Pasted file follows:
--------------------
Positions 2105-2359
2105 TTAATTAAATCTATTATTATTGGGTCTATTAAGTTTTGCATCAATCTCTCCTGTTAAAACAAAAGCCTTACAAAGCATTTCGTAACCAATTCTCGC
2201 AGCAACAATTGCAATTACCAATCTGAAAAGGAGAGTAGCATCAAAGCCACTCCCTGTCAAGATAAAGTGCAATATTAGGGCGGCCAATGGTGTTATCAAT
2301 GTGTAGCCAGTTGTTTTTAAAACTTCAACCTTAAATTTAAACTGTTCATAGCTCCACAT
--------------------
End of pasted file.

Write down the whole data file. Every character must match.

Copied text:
Positions 2105-2359
2105 TTAATTAAATCTATTATTATTGGGTCTATTAAGTTTTGCATCAATCTCTCCTGTTAAAACAAAAGCCTTACAAAGCATTTCGTAACCAATTCTCGC
2201 AGCAACAATTGCAATTACCAATCTGAAAAGGAGAGTAGCATCAAAGCCACTCCCTGTCAAGATAAAGTGCAATATTAGGGCGGCCAATGGTGTTATCAAT
2301 GTGTAGCCAGTTGTTTTTAAAACTTCAACCTTAAATTTAAACTGTTCATAGCTCCACAT